Sunday, February 18, 2018
Barbara A. Noah & René Reich-Graefe recently posted an Article entitled, Rational Patient Apathy, Elder Law Studies eJournal (2017). Provided below is an abstract of the Article:
Patients with serious or life-threatening illness are frequently asked to make complex, high stakes medical decisions. The impact of anxiety, low health literacy, asymmetric information and inadequate communication between patients and health care providers, family pressures, rational apathy by health care providers, cognitive biases of both patients and health care providers, as well as other factors, make it quite difficult for patients in these circumstances to process and comprehend the strategic uncertainty and resultant risks and benefits of, and alternatives to, whatever therapeutic or life-prolonging treatment physicians are offering. All of these factors render the classic goal of “informed consent” unachievable in all but the rarest of circumstances: The effort to discuss and evaluate strategic uncertainty, its rational reduction into risks and benefits, and alternatives of treatment for purposes of optimizing decisional outcomes will have genuine intrinsic value only for ultrarational patients (and physicians).
In addition to these alterable barriers to rational decision-making — i.e., barriers that can, in theory at least, be overcome by ultrarational patients (and physicians) with sufficient time and persistent inquiry — there is a second decision-making realm in which the added complexities of bounded rationality, clinical uncertainty and, in particular, of overall Knightian uncertainty provide insurmountable, unalterable barriers to confident rational decision-making. Within this more fundamental human realm of irreducible uncertainty, even ultrarational decision-makers can never confidently calculate a highest-utility treatment option. In order to better describe this secondary realm of unalterable barriers to rational patient choice, including its usually subversive effect on end-of-life decisional behavior, by both average, minimally-rational patients and ultrarational patients, we coin the term “rational patient apathy” (and, relatedly, “rational patient ignorance”).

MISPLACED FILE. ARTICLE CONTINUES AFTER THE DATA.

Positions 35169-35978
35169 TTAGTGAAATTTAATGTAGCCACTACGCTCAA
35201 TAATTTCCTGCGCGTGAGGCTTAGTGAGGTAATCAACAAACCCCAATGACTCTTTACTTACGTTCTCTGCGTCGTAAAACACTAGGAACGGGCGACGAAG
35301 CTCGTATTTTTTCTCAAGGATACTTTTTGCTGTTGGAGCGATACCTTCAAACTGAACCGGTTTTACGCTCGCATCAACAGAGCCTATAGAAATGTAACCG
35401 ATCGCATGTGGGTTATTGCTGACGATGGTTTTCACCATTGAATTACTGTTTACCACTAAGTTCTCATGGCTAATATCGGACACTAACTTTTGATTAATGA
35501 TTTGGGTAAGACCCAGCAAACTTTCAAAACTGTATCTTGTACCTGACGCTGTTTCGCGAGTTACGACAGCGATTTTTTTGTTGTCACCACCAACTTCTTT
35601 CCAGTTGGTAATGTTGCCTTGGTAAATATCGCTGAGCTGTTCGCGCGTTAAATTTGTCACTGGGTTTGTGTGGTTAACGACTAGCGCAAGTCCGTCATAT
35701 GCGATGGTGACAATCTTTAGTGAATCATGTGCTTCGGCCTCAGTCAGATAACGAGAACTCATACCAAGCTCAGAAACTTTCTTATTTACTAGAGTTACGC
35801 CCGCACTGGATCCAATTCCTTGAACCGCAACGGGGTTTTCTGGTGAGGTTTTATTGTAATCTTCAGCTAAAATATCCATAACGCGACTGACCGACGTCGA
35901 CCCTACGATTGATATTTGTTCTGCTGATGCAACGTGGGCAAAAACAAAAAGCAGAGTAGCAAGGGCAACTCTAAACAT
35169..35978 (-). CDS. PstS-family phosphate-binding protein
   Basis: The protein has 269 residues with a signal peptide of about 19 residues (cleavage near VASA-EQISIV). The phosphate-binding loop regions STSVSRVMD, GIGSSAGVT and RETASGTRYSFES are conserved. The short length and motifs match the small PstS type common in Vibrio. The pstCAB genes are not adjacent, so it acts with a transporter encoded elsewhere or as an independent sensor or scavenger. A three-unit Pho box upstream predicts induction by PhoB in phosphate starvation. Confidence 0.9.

Given that confronting the absolute uncertainty inherent in facing one’s mortality is cognitively, psychologically and emotionally daunting, and thus largely left unexplored and unpracticed by most patients for most of their (healthier) decisional lives, rational patient apathy at the sudden onset of a serious or life-threatening illness overwhelmingly defaults to negative decision-making, i.e., an affirmative choice not to make any (balanced) decision on the merits but rather to remain rationally ignorant of some or all aspects of the choice situation. In the context of this persistent patient avoidance of substantive decision-making, empirical evidence demonstrates frequent reversion to a quantity-over-quality approach, allowing health care providers to “do everything” until the continued medical treatment reaches the point of obvious medical or economic futility. As a result — and as a largely discounted trade-off of choosing to avoid decisional burdens through non-careful consideration (or no consideration at all) — the overwhelming result of rational patient apathy in end-of-life decision-making is an irrational calculation and decision unto itself. Not only does rational patient apathy negate the classic (and utopian) goal of informed consent, it also exerts tremendous costs — on patients, on loved ones, on health care providers and on society at-large — in terms of adverse health effects, avoidable suffering, constantly recurring decisional commitment costs, and the wasting of scarce economic resources.